It’s not impossible to use transit to get to Cerner, but the closest bus stop to Cerner is a 15-minute walk away, and not in a particularly walkable part of town.
The challenges, in other words, are bigger than what the individual bus rider can overcome through sheer force of will.
Bus-riders-by-choice have a few things in common. Most notably: living in a high density part of town well served by buses; working in a place that fits the same description; and having some conviction behind their choices.
David Katz lives just north of the Missouri River with his wife and the three of his four children still living at home — ages 15, 11 and 9. The family hasn’t had a car in 15 years.
They opt to ride the bus to save money, for environmental reasons, for the health benefits of being forced to walk to and from bus stops. Katz also has perhaps a slightly quirky motivation.
“I’m really not a very mechanically oriented person and I hate owning things that I don’t understand,” Katz says.
Katz says it hasn’t been a problem for the kids to get around.
“A lot of parents worry about their kids getting a drivers license,” he says. “Things can happen on the bus, too, but I don’t have to worry about them doing something stupid behind the wheel. So it gives me peace of mind, and it gives them, the older kids, mobility. I don’t have to drive them to soccer practice. They can get places on their own.”
Katz says that his kids built up to riding alone, and that they’re able to go where they need to go by about 13 years old. The kids may like it, but the sight of children on public transit unaccompanied gets a reaction in Kansas City.
“I have gotten, you know, a phone call from the police saying, ‘Hey, we, we ran into your kid on public transit,’ ” Katz admits.
Sofia Gillespie is in her 20s. She initially moved downtown to be close to her first post-collegiate job, and although she has a car now — which she uses sparingly — she hadn’t yet saved up for one at the time.
“So I looked up, you know, how the buses work,” she says. And her first discovery was a happy one: the buses are free!
“I didn’t believe it at first. I was like, ‘No, there has to be some sort of pass.’ And every time I try to take a friend on the bus, they’re like, ‘Are you sure we don’t need anything?’ And I’m like, ‘No, you just ride the bus!’ “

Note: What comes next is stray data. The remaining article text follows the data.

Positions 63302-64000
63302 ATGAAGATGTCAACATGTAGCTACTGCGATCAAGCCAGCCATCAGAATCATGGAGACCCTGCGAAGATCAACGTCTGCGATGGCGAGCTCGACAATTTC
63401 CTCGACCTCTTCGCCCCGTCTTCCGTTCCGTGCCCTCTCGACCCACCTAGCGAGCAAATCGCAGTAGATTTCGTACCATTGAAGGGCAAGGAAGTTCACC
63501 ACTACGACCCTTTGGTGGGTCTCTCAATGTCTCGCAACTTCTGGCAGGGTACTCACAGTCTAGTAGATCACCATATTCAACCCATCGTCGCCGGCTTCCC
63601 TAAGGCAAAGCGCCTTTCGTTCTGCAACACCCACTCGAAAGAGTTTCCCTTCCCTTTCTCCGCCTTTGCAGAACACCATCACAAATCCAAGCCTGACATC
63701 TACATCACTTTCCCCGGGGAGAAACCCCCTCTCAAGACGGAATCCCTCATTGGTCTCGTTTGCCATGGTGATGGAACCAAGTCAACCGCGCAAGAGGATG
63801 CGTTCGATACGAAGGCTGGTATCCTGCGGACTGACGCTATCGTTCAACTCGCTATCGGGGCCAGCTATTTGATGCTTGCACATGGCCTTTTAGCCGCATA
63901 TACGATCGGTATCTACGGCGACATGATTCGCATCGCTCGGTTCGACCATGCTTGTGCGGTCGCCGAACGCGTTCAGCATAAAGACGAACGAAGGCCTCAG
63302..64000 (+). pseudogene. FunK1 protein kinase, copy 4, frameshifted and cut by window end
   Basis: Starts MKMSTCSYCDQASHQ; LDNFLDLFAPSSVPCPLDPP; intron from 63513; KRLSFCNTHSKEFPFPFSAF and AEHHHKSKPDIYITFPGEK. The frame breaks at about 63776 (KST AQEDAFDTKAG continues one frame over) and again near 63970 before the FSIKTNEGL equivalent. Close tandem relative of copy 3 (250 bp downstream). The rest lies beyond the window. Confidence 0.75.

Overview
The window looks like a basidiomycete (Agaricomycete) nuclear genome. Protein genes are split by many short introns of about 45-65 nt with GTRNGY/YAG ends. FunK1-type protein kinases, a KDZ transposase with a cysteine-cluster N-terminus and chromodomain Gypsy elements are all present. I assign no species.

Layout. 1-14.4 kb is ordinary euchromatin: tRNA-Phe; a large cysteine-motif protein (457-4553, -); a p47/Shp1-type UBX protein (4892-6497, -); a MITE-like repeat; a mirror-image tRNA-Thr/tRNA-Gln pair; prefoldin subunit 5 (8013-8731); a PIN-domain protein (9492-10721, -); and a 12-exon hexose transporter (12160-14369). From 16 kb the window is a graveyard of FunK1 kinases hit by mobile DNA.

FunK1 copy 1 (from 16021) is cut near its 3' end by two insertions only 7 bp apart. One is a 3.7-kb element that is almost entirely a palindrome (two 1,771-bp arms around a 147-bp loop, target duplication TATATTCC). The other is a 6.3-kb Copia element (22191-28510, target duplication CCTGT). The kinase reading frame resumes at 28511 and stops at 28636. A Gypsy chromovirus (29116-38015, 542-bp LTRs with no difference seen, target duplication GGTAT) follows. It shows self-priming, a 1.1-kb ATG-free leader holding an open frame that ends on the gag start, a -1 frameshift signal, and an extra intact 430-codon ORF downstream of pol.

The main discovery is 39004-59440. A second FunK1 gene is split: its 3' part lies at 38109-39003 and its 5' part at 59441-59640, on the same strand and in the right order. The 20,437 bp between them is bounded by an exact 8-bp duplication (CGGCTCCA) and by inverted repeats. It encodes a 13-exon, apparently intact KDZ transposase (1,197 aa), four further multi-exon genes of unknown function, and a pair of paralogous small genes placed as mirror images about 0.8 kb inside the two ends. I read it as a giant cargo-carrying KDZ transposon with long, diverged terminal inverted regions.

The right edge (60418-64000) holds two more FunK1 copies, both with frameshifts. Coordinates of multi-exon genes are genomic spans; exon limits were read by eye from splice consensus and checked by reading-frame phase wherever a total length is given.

She especially likes the bus for going out with friends in busy parts of town. She doesn’t have to think about parking. She doesn’t have to deal with traffic.
Gillespie admits it’s nice to have a car now, for things like grocery shopping. And it also gives her flexibility she wouldn’t otherwise have. “If I don’t have time,” she says, “I don’t take the bus.”
Every bus-rider-by-choice acknowledged the privilege of having a choice at all. Every one of them also said that when they’ve been stranded at bus stops, they’ve been sitting next to people for whom this isn’t a choice. They’ve all made the point that the bus first and foremost needs to work for the bus riders who can’t just call an Uber in moments of desperation.
Kecia Smith, now in her 40s, grew up riding the bus in Kansas City.
“I lived with my grandmother in middle school and high school and she was a bus rider. And so it actually was very natural for me to ride the bus,” she says.
Smith does drive a car now, but she still hops on the bus from time to time.
And she worries that talking about people who ride the bus by choice will push us further from focusing on better access for those who absolutely rely on transit. “We need to ensure that the experience they receive is five stars,” she says.
But that’s actually another reason people who can opt out should opt in from time to time instead.
Eric Bunch says that people who drive are very vocal about getting streets they drive on plowed, about getting potholes fixed. But the problems we don’t see, we can’t advocate to change.
I’m not saying don’t drive. I’m saying just hop on a bus once in a while. Because money isn’t the only resource that’s scarce; so is political will. And the bus could use a lot more of it.